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Is Ed Johnson really that big of a difference maker?

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Last Saturday against the Detroit Lions, Colts coach Jim Caldwell scratched DT Ed Johnson from the game even though he had practiced all week and was healthy enough to play. Mike Chappell explains why:

That was coach Jim Caldwell's plan going into the third preseason game. That game is when conditions most mirror those of the first game of the regular season, and Johnson isn't eligible to play in the Sept. 13 opener against Jacksonville.

"We wanted to look at our team without him,'' Caldwell said.

The result was a Detroit offense that dominated the line of scrimmage in the first half, converting on numerous third down situations and utilizing a diligent running game. So, if Caldwell indeed wanted this game to "mirror those of the first game of the regular season," then the third pre-season game was a complete and utter disaster from an execution standpoint. Even with a bad (and beaten up) offensive line last year, the Jaguars were still able to run the football at will on the Colts. This year, their line is improved, they've added Torry Holt at wide receiver, and David Garrard is healthy.

The the Ed Johnson-less Colts play like they did late Saturday, the Jags might get another 300 yard rushing day.

Now, before we continue, I'll state that I am aware that several Colts starters did not play on defense Saturday. Even though he was healthy, Gary Brackett was held out. Why? Who knows. Maybe they wanted to see if Freddy Keiaho could step in for Brackett. Hopefully, they learned what we learned: Freddy can't play MIKE. Also absent was Bob Sanders, Dwight Freeney, Kelvin Hayden, and Antonio Johnson (for much of the game).

But, as we have seen for years and years, the Colts have a habit of incurring big injuries at inopportune times. This forces key reserves like Daniel Muir, Jordan Senn, Jamie Silva, Matt Giordano, Fili Moala, and Keyunta Dawson to step in and play significant snaps. From what I saw Saturday, many of these same players were terrible doing the most basic, fundamental things all football players should know how to do: Tackle and pursue. 

No disrespect to the Lions, but our back-ups should be able to get them off the field, especially in third and long situations. Twice on one drive (which resulted in a Lions TD), the Colts got Daunte Culpepper into third and long (9 and 13, respectively). Twice, Culpepper converted. Back-ups or not, that is unacceptable.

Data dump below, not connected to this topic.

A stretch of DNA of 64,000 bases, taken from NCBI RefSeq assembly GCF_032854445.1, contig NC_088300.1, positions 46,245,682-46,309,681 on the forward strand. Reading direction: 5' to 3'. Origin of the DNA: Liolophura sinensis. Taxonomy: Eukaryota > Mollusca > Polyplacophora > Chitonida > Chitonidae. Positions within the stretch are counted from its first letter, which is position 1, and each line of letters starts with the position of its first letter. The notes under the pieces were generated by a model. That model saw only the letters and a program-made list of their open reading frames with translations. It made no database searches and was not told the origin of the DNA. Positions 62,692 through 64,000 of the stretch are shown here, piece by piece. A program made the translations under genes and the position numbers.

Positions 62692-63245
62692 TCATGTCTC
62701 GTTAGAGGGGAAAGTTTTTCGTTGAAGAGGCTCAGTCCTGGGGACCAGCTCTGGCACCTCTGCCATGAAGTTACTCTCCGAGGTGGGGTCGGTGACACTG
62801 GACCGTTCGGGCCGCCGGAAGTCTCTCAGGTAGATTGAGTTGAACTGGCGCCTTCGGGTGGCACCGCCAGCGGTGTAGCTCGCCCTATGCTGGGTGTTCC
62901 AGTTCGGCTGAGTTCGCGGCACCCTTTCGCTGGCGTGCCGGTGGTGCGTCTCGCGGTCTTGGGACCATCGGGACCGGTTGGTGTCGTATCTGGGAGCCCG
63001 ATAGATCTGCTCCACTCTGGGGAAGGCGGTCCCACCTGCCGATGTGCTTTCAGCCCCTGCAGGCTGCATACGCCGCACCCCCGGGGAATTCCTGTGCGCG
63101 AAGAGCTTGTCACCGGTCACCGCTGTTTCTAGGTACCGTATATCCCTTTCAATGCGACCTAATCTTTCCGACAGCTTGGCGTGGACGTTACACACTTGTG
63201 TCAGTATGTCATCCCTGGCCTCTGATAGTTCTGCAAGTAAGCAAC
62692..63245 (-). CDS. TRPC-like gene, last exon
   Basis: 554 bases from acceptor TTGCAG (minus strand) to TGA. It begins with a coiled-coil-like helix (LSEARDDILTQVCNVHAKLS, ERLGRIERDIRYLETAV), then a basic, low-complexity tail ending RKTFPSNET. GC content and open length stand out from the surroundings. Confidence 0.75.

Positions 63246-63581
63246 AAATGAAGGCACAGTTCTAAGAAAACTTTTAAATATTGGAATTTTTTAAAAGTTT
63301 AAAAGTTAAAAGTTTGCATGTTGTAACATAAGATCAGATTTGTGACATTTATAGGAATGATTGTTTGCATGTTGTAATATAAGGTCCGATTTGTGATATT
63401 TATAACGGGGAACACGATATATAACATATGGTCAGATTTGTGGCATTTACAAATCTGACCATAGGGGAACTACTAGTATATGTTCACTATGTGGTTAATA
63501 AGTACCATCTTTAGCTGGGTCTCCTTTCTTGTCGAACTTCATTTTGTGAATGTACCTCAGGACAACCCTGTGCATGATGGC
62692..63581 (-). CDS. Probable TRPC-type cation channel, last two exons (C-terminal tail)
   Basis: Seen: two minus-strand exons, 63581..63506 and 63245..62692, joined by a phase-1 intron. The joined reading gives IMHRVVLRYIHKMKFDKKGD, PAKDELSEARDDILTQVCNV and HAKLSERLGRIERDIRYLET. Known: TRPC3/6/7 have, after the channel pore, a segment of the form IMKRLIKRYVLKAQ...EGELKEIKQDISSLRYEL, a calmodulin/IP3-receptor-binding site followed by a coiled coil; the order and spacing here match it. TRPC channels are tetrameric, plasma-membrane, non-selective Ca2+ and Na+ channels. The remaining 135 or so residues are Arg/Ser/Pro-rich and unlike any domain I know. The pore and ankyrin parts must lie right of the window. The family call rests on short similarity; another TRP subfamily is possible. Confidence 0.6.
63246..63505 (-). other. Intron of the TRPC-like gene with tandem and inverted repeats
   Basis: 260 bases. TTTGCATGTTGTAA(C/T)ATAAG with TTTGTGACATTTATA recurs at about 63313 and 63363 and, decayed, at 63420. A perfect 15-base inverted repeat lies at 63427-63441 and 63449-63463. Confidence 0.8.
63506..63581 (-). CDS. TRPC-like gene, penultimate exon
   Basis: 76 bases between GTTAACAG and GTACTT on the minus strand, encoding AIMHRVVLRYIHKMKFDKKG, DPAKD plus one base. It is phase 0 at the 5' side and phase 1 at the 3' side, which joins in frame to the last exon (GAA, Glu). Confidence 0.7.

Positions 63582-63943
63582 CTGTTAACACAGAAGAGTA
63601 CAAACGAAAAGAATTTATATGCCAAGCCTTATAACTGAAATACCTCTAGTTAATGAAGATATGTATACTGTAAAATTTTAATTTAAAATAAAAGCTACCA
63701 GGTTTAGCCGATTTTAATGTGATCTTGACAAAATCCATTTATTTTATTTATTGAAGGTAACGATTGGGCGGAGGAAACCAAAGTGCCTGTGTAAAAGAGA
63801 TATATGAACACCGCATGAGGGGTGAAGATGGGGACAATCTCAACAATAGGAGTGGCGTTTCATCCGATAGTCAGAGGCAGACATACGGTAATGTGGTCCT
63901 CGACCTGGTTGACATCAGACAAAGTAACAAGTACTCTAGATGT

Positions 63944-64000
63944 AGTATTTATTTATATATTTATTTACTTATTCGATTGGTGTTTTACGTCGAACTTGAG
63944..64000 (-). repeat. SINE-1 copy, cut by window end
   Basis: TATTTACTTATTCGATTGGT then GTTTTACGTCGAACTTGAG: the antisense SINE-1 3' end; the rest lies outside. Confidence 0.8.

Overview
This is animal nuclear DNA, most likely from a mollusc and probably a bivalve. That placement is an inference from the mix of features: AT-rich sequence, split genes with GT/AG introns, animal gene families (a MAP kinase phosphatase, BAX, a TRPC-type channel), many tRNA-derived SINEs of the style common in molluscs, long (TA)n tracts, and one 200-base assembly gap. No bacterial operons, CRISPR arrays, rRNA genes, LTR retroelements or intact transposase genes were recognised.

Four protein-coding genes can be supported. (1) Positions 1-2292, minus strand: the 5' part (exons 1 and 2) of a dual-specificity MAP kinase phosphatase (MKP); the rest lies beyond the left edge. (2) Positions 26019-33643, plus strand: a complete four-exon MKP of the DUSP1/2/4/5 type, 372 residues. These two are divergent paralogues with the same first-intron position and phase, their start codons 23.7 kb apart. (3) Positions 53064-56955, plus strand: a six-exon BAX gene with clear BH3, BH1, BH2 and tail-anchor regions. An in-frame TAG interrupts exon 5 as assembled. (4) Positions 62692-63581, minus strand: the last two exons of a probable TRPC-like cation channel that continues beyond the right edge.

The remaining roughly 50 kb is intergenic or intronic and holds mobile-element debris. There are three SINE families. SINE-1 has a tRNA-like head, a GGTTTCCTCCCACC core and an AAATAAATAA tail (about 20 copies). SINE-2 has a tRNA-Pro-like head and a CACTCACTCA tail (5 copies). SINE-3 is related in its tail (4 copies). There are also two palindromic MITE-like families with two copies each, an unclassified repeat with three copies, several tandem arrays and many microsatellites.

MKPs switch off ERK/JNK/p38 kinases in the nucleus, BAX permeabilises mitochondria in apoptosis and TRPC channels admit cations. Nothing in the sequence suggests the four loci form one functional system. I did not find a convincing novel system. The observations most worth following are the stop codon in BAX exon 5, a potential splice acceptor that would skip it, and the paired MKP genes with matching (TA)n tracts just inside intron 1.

Like many of you, what the first half of last Saturday's game looked like was what every game looked like last year for the Colts. And, just like Saturday's game, the Colts were without Ed Johnson for 90% of the season last year. This begs the question, is Ed really THAT important?

Take a look at 2007, Ed Johnson's rookie year and his first as a starting defensive tackle (a nose tackle then) for the Colts. The Colts defense allowed only 3.8 yards a carry and was #1 in the league in points allowed. They were ranked 15th in run defense, 6th in yards per carry, and 9th in rushing TDs allowed. This allowed their offense to stay on the field longer and have more opportunities to score.

Fast forward to 2008.

The Ed Johnson-less Colts defense was 24th in rushing yards allowed, 19th in rushing TDs scored (18 TDs), and allowed 4.2 yards a carry. They were dead last in forcing offenses in three-and-outs, and were dead last in preventing teams from converting on third down. This contributed to Indy dropping to 13th in points per game on offense, as Peyton Manning had fewer and fewer chances to score points.

Now, other factors did play into the defensive regression of 2008. Bob Sanders missed much of the year (again), and key reserves like Quinn Pitcock were also gone. But since the emergence of Melvin Bullitt, I'm starting to sense that it is not Bob's absence that the Colts cannot do without. It's Big Ed's.

Key to overcoming our reliance on Ed is for reserves like Daniel Muir to stop whiffing on tackles he should make! The Colts also cannot afford to lose Gary Brackett for any length of time either. The defense struggled even more after Brackett went down last December with a broken leg, and the depth behind the MIKE spot is sorely lacking.

It's important to note that there is a very strong possibility that Bob Sanders could start the season on PUP. This would shatter any and all hope of Sanders ever shaking loose the stigma that he is an "injury-prone" player who cannot be relied upon. With the possibility of both Bob and Ed out for Week One, and with key players like Raheem Brock and Antoine Bethea nursing hand injuries, one has to be concerned that this Colts defense is not up to snuff; that they have not improved from last season's disaster.

In any case, after considering all this, I have to say I like how Caldwell ran things last Saturday. I make the comment often that the Colts "do not care about pre-season." The reason I say this is because they often sit starters and play lots of people who will, ultimately, either get cut before the season starts, or are back-ups. For me, the game is "taken seriously" when the starters start and play most of the game. That's why they are starters.

However, it seems Caldwell is looking at how good his team is sans key players like Sanders, Big Ed, and Gary. He seems to be working on shoring up the obvious weaknesses in the event one or several of these key players gets hurt and has to miss time. I applaud that, but make no mistake, if the Colts want to beat the Jags Week One, they cannot have a repeat performance of what we saw in Detroit, back-ups or no.